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Ricochetti Concretevol came up with the idea to start a conversation where he would share his expertise: Concrete Questions Conversation. His real purpose was to attempt to claim the prize for worst poster when the contest rolls around next year, but he wound up starting a fascinating thread. It’s also a fascinating idea for a conversation. We have so much expertise gathered on Ricochet from a wide variety of fields of endeavor. So, I thought it would be fun for those who can to share their expertise.
Like many Ricochetti, I have several areas of expertise. But most of them are shared by several other people on Ricochet. For instance, we have many published authors here, so questions on the general topic of writing could be answered by many here as Aaron proved in his Fictional Advice for Fictional Authors conversation. Corporate governance might be another expertise that is easy to find on Ricochet. Many lawyers deal with the topic. Many of our members have surely also been on boards of commercial, non-profit, or governmental corporations. While they may not have abstracted the experiences in quite the way I have, if a question were put out on the subject, there might be a dozen or more answers available immediately. Some of my other areas of consulting expertise might be scarcer on the ground at Ricochet, but how many people are likely to have questions involving process management or data modeling? Of the things I know that there is a remote chance that people may have some curiosity about, the only thing left would be poetry. This includes poetic structures, meter, rhyme, rhythm, the prosody of many nations, and all those things we are supposed to believe disappeared in a free verse post-modernist world. If you have questions about how to write a better poem, how to approach a form, how to do anything regarding poetry, share the questions here and I shall try to answer them comprehensibly.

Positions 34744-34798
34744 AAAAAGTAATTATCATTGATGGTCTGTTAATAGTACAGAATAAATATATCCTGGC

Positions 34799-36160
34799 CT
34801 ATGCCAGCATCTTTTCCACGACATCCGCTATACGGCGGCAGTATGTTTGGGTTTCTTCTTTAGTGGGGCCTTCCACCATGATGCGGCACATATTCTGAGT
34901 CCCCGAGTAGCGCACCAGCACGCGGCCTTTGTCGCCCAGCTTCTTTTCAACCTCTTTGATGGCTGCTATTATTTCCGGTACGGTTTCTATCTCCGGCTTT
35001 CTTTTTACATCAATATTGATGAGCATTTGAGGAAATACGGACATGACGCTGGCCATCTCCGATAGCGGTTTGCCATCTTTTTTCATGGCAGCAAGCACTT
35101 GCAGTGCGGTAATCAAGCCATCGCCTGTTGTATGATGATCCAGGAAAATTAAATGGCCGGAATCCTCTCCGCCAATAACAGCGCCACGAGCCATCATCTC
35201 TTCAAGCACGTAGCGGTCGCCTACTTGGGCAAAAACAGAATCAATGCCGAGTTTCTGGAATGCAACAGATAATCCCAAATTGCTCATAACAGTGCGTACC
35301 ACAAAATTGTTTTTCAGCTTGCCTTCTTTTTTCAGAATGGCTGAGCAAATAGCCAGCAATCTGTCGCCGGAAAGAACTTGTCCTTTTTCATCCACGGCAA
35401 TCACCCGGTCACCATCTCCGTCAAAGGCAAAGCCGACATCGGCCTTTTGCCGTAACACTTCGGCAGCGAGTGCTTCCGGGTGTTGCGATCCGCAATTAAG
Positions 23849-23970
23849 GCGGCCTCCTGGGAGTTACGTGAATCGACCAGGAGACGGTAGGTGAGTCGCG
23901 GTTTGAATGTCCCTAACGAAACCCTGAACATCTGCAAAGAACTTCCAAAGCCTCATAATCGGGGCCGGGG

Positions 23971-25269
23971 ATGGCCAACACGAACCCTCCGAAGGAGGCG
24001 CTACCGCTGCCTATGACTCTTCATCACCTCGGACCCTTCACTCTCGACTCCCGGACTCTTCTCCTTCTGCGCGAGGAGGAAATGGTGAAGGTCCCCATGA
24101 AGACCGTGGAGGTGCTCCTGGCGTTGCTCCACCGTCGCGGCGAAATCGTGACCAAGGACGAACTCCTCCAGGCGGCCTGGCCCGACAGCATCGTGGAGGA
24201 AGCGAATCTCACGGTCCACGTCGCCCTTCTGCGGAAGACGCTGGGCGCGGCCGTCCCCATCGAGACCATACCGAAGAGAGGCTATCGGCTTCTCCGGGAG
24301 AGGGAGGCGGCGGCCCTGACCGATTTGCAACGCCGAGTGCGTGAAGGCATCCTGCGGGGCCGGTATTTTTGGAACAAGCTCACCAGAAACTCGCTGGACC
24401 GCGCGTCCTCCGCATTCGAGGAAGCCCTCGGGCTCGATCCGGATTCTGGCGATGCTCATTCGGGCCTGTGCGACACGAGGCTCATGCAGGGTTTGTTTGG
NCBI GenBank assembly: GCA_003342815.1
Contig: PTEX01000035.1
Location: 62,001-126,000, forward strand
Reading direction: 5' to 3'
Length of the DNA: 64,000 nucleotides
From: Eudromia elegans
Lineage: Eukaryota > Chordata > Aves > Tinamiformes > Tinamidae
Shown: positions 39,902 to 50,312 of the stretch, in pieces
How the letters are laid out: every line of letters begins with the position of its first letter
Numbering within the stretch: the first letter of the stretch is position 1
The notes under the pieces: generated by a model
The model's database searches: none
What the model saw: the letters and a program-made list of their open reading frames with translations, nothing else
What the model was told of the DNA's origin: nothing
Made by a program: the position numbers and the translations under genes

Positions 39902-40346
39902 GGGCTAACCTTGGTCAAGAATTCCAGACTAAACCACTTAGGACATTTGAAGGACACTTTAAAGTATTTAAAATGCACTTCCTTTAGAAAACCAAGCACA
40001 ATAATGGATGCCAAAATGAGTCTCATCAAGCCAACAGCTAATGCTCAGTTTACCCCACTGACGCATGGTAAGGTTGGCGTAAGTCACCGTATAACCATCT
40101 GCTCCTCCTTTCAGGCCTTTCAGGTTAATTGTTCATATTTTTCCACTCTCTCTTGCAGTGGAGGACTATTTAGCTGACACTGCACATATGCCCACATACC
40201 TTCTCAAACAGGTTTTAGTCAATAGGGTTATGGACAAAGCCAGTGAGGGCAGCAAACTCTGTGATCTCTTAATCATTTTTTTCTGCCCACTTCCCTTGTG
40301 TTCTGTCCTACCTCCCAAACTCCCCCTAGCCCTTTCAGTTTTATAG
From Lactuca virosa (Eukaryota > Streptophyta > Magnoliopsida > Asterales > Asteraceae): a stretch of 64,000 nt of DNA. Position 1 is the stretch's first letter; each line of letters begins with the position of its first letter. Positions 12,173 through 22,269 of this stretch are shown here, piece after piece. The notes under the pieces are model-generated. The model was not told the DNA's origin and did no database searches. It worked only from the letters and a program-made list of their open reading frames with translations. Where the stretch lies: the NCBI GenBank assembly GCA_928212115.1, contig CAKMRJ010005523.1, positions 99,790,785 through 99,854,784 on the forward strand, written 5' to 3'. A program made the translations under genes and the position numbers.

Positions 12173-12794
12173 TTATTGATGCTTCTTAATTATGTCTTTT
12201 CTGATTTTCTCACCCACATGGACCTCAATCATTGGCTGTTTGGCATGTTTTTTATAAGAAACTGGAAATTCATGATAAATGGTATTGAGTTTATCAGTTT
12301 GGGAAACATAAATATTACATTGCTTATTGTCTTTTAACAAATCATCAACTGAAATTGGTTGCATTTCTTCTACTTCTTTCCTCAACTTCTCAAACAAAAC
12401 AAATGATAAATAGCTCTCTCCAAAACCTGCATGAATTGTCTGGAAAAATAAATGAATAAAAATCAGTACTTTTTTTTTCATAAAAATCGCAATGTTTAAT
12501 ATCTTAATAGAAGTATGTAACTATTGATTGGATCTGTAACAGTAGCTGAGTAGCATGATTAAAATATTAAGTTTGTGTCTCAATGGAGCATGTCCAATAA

Now, Concretevol had questions from another member to start things out. I will start with a few questions from my FAQ sheet on one of my Websites.
Q. How does somebody create a new poetic form?
A. As poets, sometimes we conform to someone else’s standard, as when we write a sonnet. Other times we invent a new structure for a given situation and poem. If we codify the rules of the new form, find a name for it, reuse it, and share the form definition with other formalists who use it, it becomes a new form. If we only use the form once, don’t write down the rules, or if no other poets get excited by it, the form is just a nonce form, meaning used once.
In my own work, I’ve found at least four ways to create new poetry forms:
- Make something up for a specific poetic occasion. Form follows function, and sometimes I find I’ve created a form that is reusable when writing a specific poem.
- Vary on a theme:. As an example, when I first started using form, I couldn’t scan a poem to save my life — no rhythm — so had great difficulty with accentual-syllabic forms, such as the English sonnet. Given this, I created my own form of sonnet, the sardine, that is purely syllabic by definition. Of course, I didn’t have to do that given that the French also produce purely syllabic Petrarchan sonnets, but it seemed a great idea at the time. This brings up another point.